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By Manila Ryce, January 2, 2007 at 6:14 pm Link to this comment
(Unregistered commenter)

@Clay Ritchie
This story has been making the rounds on several respectable blogs (C&L, Huff Post, Daily Kos, etc) and even made it to a few news sites. If you go to the PEER site (peer.org), you’ll see that they still have a petition up to change the NPS policy. My guess is that enough people were indeed able to pressure the NPS to post scientifically accurate information. Perhaps the new director of the Park Service also had something to do with it.

Then again, unless we visit the Grand Canyon today, all we know is from their website. Their site may say one thing to visitors while rangers at the park say another. For the sake of the world, let’s hope they actually did change their policy.

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By Dr. Knowitall, PhD, PhD, January 2, 2007 at 5:52 pm Link to this comment
(Unregistered commenter)

The religious right already has stolen our government and now they want the Grand Canyon, too?  Isn’t that greedy?  A deadly sin?  Typical of the hypocrisy of the RR.  Tell you what, you take the Grand Canyon if you get all your trappings out of my government.  Trees and lights, In God We Trust, God bless this and that, swearing on how-to books, hymns at state funerals, preachers and chaplains, grace at state meals, all of it. GET IT OUT. IT OFFENDS, EMBARRASSES AND ANGERS ME!!!

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By Clay Ritchie, January 2, 2007 at 4:39 pm Link to this comment
(Unregistered commenter)

Not fer nuthin’ but if all that is written is true, why then can one go to the NPS website featuring the Grand Canyon and find in the FAQ that the estimated age of the Grand Canyon is between 5 and 6 million years old?
It is also stated that the rocks in the canyon date back as far as 2000 million years.
Not to mention it also states that the canyon is a direct result of erosion.
Is there indeed any proof to the claims of science being given over in favor of religion by the NPS?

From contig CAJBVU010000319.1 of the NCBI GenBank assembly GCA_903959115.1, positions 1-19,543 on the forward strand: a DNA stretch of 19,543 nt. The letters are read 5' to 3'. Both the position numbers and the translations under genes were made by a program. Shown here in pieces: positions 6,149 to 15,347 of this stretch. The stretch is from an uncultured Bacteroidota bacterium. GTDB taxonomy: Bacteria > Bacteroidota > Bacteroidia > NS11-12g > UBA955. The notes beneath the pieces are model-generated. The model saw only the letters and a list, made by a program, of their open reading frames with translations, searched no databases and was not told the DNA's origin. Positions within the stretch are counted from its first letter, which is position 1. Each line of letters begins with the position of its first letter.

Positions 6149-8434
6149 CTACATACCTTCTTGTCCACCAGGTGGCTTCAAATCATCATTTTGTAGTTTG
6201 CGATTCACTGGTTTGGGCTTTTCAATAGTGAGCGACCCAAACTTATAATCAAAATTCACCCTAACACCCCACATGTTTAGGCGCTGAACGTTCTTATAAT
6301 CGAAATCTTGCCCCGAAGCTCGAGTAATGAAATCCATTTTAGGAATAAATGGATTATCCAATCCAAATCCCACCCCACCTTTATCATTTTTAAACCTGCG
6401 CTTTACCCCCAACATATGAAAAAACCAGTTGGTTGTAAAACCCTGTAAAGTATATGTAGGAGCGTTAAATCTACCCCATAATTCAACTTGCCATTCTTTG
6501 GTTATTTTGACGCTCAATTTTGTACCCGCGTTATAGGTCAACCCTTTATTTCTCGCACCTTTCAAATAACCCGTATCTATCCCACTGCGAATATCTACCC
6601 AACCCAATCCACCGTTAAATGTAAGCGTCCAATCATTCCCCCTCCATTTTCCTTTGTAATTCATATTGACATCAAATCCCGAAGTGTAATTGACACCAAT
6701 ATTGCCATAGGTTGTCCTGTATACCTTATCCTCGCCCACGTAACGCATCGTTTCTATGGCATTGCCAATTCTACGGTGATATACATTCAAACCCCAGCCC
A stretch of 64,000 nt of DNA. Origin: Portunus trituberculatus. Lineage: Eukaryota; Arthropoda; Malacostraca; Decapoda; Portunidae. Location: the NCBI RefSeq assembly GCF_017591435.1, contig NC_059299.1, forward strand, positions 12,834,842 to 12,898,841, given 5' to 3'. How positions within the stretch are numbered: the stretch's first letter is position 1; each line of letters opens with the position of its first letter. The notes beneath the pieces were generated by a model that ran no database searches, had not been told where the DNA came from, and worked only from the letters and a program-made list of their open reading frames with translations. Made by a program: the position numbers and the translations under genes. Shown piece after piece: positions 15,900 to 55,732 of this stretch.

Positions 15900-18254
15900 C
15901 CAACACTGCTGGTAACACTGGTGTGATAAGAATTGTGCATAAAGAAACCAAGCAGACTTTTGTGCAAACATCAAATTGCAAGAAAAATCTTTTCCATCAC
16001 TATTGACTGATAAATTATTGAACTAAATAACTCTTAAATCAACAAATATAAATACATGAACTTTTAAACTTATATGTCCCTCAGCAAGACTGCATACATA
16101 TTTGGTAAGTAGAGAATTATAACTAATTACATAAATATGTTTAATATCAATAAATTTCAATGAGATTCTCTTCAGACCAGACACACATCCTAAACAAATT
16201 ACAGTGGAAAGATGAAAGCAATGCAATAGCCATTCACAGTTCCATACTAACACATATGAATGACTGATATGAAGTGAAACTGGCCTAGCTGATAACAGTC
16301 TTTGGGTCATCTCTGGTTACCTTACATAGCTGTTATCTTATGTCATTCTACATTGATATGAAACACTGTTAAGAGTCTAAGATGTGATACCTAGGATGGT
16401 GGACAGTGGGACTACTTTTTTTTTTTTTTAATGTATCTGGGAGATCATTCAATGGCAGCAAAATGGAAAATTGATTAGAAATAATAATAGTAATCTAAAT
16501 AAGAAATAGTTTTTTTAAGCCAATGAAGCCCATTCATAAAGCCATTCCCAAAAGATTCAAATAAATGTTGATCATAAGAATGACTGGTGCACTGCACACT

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By Lawrence, January 2, 2007 at 4:12 pm Link to this comment
(Unregistered commenter)

‘One thing is apparent: The progress of the Colorado river through the Grand Canyon is not as rapid as men to error.’

That’s a fantastic line. Bravo.

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By Don Albert, January 2, 2007 at 2:25 pm Link to this comment
(Unregistered commenter)

One thing is apparent: The progress of the Colorado river through the Grand Canyon is not as rapid as men to error.

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By George S Semsel, January 2, 2007 at 1:23 pm Link to this comment
(Unregistered commenter)

This used to be a good country.

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By Jamie Berry, January 2, 2007 at 11:31 am Link to this comment
(Unregistered commenter)

I think it’s time we consider the possibility that there are TWO groups of good, truth-seeking people in this country: 1) those who call the other side “religious fanatics,” and 2) those who call the other side “tree-huggers.” One then comes to the possibility the ruling elite has separated these groups so as to make both groups impotent. If they ever got together, the power of the resulting truth would bring down the system!

On icr.org you can find “Creation and its Critics:...” in which Henry Morris, Ph.D. stated: “There are thousands of bona fide scientists today who have become creationists ... [P]ractically all of these scientists were indoctrinated in evolutionism throughout their training. To become or remain creationists, they have had to study and think themselves through the evidences and arguments for both models, all on their own initiative, and usually against the opposition and ridicule of the majority of their scientific and educational colleagues.”

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By rae2, January 2, 2007 at 11:12 am Link to this comment
(Unregistered commenter)

Fortunately the majority of the world’s sentient beings are not so brainwashed/mentally addled as to take this [expletive deleted] seriously.

If America’s leadership wants to convert the country’s image from the “Land of the Free and the Brave,” to the La-la Land of Air-headed Nincompoops, then so be it.

The rest of us get a good laugh out of it.

Hopefully this little 8-year gambit into fundamentalist lunacy will end when SHRUB goes out to pasture.

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By Stephen Smoliar, January 2, 2007 at 9:40 am Link to this comment
(Unregistered commenter)

Here is a modest proposal:  Take the Grand Canyon out of the National Park system and privatize it.  It can probably be run by a consortium of environmentalists and physical geologists with more than ample funding from the oil corporations, given how dependent they are on those physical geologists to locate and harvest the resources they bring to market.  Then, following a tradition that has already begun, the faith-based community can build its own (intelligently designed?) theme park with a simulation of the Grand Canyon (the Disney folks seem to have a knack for doing this sort of thing) at which they can proselytize their belief system to their hearts’ content!

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By Cuthbert, January 2, 2007 at 7:50 am Link to this comment
(Unregistered commenter)

This is really scary.

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By ib, January 2, 2007 at 7:23 am Link to this comment
(Unregistered commenter)

For those who wonder why companies must hire H1 visa personnel.  Hire is your answer.